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Frequently Asked Questions About Elder Law
Q: If I want to stay in my own home, do I have other options besides a nursing home?
A: Yes. If you want to stay in your home, you have options that may be less expensive and stressful than a nursing home. You could obtain a reverse mortgage on your home, long-term care insurance or support through federal or state funding sources. A family member, friend or paid caretaker may be able to help you with personal cares. If you want to stay in your home, an experienced elder law attorney can advise you about options you have.
Q: What are Medicare and Medicaid?
A: Medicare and Medicaid are government-sponsored programs that help pay for medical care. Medicare is a federal program for the disabled and people aged 65 or over. Medicaid is a federal-state program for low-income families with children as well as the needy, aged, blind and disabled.
It is estimated that nearly four million Americans suffer some form of mental dementia, most commonly Alzheimer's Disease. That figure is expected to triple by 2050. With the onset of dementia comes the growing need for assistance with such common daily tasks as dressing and feeding oneself, administering to even modest financial matters, and providing for one's own medical care. If you have a loved one who has difficulty making sound financial and lifestyle decisions, contact an experienced elder law attorney to discuss the possibility of establishing a guardianship or conservatorship to aid your loved ones.
The elder law attorneys at the law firm of Polizzotto and Polizzotto, LLC understand from both our personal and professional experience how emotional and financial hardships that can come about as your loved ones grow older. We offer legal counsel and representation to help you through the myriad of issues that are covered under elder law. Our attorneys can help with Medicaid planning and nursing home issues, estate planning questions, trust preparation, as well as matters requiring guardianships or conservatorships. Below is helpful information to answer some of your questions on elder law.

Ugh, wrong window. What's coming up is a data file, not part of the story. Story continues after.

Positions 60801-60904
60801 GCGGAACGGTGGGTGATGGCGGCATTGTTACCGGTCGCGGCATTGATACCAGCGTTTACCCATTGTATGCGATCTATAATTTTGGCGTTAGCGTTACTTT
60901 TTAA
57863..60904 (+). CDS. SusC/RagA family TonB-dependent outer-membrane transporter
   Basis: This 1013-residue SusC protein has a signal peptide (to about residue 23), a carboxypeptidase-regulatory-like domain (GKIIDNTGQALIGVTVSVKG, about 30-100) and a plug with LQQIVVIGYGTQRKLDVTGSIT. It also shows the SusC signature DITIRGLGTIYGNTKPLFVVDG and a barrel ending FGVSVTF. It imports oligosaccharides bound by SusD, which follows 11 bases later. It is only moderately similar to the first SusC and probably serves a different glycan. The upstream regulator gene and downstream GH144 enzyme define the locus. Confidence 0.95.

Contact Polizzotto and Polizzotto, LLC for a free consultation on your elder law matter for a frank, in-depth discussion of the legal principles and procedures involved in resolving your situation.
Elder Law - An Overview
As the baby boomer generation gets older, aging Americans and their families increasingly encounter legal and practical concerns in caring for elderly loved ones. An attorney experienced in elder law matters can assist clients in planning for the future through powers of attorney and advance directives to ensure that proper medical treatment is provided. An attorney also advise on long-term care insurance or other funding options that foster the most independence and security for the many elders that want to remain in their homes.
Guardianships and Conservatorships
Guardianship and conservatorship questions may arise when an elder relative or older friend shows signs of incapacity or cannot handle personal cares or financial matters. A guardian or conservator is only appointed if a judge determines the person, frequently referred to as a ward, is incapacitated or incompetent, depending on the law of the state. The guardian or conservator could be a spouse, child, friend or other interested party.
Powers of Attorney and Advance Directives for Health Care
Many people worry about what could happen to them if they suffered a medical emergency or became incapacitated. Luckily, most states recognize the need to plan for future incapacity with planning tools referred to as advance directives. Advance directives can include durable powers of attorney for financial matters or health care, and "do not hospitalize" or "do not resuscitate" orders. With these tools, people can direct one or more persons to make certain health care and financial decisions in the event of their incapacity. States have different requirements so it is important to understand what documents are needed to create valid advance directives.
Planning for Long-Term Care
As medical technology advances and life spans increase, many Americans fear the financial strain that rising long-term care costs will have on their life savings.
Caring for Elderly Family Members
As seniors grow older, symptoms of physical and mental disability may arise. These disabilities often deprive people of the cognitive skills needed to make sound decisions and the physical abilities to care for themselves on a daily basis. Elder law clients frequently turn to their families to provide the day-to-day assistance they no longer can provide for themselves.